Belo Monte Dam

In this study, we analyzed the costs and benefits of the Belo Monte project on the Xingu River in the Southern Amazon. For our analysis, we created three scenarios. The first examines only the “internal” costs and benefits of Belo Monte as an energy project, excluding the costs of its impacts on competing economic activities and the environment. In the second scenario we included some external costs: tourism losses, impacts on water supply and fisheries and declines in water quality during construction. The third scenario also includes these external costs, and estimated energy benefits based on an alternative model, called HydroSim, developed at the Campinas State University (UNICAMP) in São Paulo.

In the first two scenarios Belo Monte appears feasible, with net present values in the range of US$1.5 billion and rates of return in excess of the 12 percent discount rate used in this analysis. The third scenario reveals drastically different results, with large scale economic losses resulting from the project. This outcome is due to the much lower firm generation predicted by the HydroSim model for Belo Monte as a stand-alone development in the Xingu Basin. The model underscores the need for more water storage to take full advantage of the massive Belo Monte power plant. To gain a fuller picture of various potential outcomes of the Belo Monte investment, we conducted risk analysis, allowing variation in several of the parameters most important to the project’s feasibility. The first simulation brought together the risks of cost overruns, construction delays and lower-than-expected generation. The combination of these risks leaves the project with minimal chances for economic success. In our most optimistic risk simulation, maximum construction delays were limited to three years, the Eletronorte power generation forecast was used and more positive energy price variation was permitted. Even under these conditions, the chances of breaking even are only 40 percent.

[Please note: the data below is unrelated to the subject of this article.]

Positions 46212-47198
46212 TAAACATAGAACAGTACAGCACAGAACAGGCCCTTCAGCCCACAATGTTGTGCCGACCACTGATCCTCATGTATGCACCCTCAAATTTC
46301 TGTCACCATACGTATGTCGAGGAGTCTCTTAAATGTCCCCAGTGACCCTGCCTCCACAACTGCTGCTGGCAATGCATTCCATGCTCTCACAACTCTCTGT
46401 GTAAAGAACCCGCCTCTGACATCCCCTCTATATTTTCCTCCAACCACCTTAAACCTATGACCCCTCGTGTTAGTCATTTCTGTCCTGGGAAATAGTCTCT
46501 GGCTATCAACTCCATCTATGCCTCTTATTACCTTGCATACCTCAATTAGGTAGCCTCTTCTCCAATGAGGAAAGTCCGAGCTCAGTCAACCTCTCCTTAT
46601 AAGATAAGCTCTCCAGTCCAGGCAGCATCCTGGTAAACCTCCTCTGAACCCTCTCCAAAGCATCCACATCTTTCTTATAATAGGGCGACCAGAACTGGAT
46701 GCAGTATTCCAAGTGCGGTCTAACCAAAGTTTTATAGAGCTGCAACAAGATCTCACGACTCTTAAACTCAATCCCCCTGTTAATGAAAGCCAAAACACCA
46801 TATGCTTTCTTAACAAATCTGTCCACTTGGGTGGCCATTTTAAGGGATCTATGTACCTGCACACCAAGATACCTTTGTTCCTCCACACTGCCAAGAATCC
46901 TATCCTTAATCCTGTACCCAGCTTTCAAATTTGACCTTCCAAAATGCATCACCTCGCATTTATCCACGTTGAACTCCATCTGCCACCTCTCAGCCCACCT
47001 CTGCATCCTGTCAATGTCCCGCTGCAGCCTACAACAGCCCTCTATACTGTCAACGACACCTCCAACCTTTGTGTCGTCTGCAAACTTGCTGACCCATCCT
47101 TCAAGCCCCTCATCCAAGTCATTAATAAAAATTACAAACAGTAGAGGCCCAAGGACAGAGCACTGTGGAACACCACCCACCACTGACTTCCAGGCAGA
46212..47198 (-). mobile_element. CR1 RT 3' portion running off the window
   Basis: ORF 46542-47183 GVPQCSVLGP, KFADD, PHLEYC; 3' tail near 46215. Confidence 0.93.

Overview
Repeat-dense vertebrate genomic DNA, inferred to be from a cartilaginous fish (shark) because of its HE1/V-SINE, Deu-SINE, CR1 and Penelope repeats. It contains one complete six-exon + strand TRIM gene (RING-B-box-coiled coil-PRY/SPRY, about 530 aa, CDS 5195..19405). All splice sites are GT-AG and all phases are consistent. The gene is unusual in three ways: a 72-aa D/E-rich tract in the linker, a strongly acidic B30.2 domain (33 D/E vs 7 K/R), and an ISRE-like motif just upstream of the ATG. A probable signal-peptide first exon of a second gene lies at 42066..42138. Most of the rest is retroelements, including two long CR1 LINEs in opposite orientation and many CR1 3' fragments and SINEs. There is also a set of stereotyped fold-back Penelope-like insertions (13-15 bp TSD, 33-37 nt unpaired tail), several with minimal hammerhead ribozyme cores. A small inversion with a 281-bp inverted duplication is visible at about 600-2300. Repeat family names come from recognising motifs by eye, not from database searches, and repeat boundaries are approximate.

These results lead us to an inescapable conclusion: whether or not Belo Monte is feasible as a stand-alone project, it will create enormous pressure to build upstream storage dams with much larger reservoirs. These figures make highly unrealistic the scenario of a “sustainable” Belo Monte – a single, highly productive reservoir flooding a small, already impacted area. Therefore, if Belo Monte is built, we must consider a fourth, much more likely scenario including at least one additional dam, at the Babaquara (also called Altamira) site. The original design for this dam called for flooding of 6,140 km², which is 14 times the size of Belo Monte’s reservoir. The area of flooded forest would be 30 times greater than that submerged by Belo Monte. Altamira/Babaquara would flood parts of the Xingu National Forest and the following indigenous territories: Araweté/Igarapé Ipixuna, Koatinemo, Arara, Kararaô and Cachoeira Seca do Irirí.

This study underscores the importance of forming a participatory consensus, based on clear, objective information, on whether or not to build the Belo Monte Dam. The concept of “clean, cheap, and renewable” energy needs to be updated in order to promote energy development that is truly sustainable under a more comprehensive set of criteria.